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In the coming spring semester I will be teaching for the first time an introductory (graduate) course in Commutative Algebra. As many people know, I have been plugging away for a while at this subject and keeping my own lecture notes. So I feel relatively prepared to teach the course in the sense that I know more than enough theorems and proofs to cover. However, there is more to teaching a graduate course than just theorems and proofs. Commutative algebra has a reputation for being somewhat dry and unmotivated. After something like 10 years of hard work (over a period of about 15 years!), I am at a point where I find the subject both interesting in and of itself and useful. But how to communicate this to students?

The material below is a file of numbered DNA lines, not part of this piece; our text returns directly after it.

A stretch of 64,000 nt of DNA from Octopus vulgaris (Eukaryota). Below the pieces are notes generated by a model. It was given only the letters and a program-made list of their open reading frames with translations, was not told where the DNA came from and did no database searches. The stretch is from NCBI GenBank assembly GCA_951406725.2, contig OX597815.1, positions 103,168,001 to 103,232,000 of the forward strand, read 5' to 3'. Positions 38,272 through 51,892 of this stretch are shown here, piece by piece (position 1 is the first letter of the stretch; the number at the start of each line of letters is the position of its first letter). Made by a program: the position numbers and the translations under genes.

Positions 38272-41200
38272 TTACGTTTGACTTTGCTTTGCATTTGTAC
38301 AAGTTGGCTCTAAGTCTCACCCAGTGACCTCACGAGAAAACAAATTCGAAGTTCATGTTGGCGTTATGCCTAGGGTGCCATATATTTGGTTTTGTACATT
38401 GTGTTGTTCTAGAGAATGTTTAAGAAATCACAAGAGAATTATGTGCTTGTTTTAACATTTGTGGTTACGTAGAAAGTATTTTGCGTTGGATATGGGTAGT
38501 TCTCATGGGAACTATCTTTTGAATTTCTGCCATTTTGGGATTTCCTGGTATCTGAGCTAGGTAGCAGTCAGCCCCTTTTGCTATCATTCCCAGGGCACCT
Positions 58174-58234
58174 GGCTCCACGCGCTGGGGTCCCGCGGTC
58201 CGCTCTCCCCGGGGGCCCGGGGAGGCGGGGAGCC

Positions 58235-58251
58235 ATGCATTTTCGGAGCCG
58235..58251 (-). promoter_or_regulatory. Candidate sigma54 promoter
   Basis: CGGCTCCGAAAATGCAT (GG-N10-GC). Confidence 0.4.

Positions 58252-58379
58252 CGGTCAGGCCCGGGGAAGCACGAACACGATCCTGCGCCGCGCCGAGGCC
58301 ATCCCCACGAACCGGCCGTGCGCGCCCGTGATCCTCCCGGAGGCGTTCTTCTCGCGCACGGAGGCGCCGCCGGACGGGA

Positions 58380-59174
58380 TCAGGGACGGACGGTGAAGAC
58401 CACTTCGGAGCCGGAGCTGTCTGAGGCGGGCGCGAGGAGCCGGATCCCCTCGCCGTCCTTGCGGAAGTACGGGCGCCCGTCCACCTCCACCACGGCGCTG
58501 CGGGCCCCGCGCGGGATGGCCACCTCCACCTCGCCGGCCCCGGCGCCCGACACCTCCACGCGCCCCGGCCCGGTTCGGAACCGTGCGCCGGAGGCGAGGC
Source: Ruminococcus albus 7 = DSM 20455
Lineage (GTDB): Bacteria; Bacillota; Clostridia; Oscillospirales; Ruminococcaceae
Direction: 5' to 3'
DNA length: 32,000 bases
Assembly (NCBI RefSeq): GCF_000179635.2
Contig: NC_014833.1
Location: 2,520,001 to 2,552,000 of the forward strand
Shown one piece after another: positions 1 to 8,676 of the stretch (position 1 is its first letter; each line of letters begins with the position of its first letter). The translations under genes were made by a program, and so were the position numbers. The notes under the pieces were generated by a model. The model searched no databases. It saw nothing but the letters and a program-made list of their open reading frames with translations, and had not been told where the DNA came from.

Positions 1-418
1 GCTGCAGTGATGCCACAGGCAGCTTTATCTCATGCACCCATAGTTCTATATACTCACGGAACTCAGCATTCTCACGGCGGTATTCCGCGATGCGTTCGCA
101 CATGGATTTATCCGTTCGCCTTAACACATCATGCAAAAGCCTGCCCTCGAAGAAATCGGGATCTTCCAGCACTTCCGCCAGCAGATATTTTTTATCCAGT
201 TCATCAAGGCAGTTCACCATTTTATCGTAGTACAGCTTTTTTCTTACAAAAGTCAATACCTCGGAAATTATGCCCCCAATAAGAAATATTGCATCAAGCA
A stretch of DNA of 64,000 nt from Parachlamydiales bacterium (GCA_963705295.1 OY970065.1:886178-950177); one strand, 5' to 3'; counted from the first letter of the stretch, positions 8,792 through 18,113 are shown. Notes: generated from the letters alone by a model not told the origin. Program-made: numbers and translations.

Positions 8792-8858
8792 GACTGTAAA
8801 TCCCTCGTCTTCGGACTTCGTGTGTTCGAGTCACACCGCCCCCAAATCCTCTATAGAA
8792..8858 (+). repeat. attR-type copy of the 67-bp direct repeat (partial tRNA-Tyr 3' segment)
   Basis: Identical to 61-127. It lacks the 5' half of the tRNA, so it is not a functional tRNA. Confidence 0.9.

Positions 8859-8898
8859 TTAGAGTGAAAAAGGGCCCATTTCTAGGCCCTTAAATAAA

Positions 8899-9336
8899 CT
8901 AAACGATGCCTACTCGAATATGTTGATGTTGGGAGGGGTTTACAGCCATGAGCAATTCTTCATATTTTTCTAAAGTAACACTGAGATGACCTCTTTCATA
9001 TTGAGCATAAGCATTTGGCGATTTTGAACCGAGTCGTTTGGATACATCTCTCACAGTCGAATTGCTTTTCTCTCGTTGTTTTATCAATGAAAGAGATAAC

Looking through my notes, the technicalities begin with the introduction of various fundamental classes of modules, especially free, projective and flat modules (but also including other things like finite generation and finite presentation). I remember well that when I first learned this material, projective and (especially) flat modules were a tough sell: for instance, the first time I picked up Bourbaki's Commutative Algebra out of curiosity, I saw that the very first chapter was on flat modules, and I put it down in horror.

How would you introduce these concepts to an early career graduate student? What are the fundamental differences between these classes of modules, and why do we care?

Here are some of my preliminary thoughts: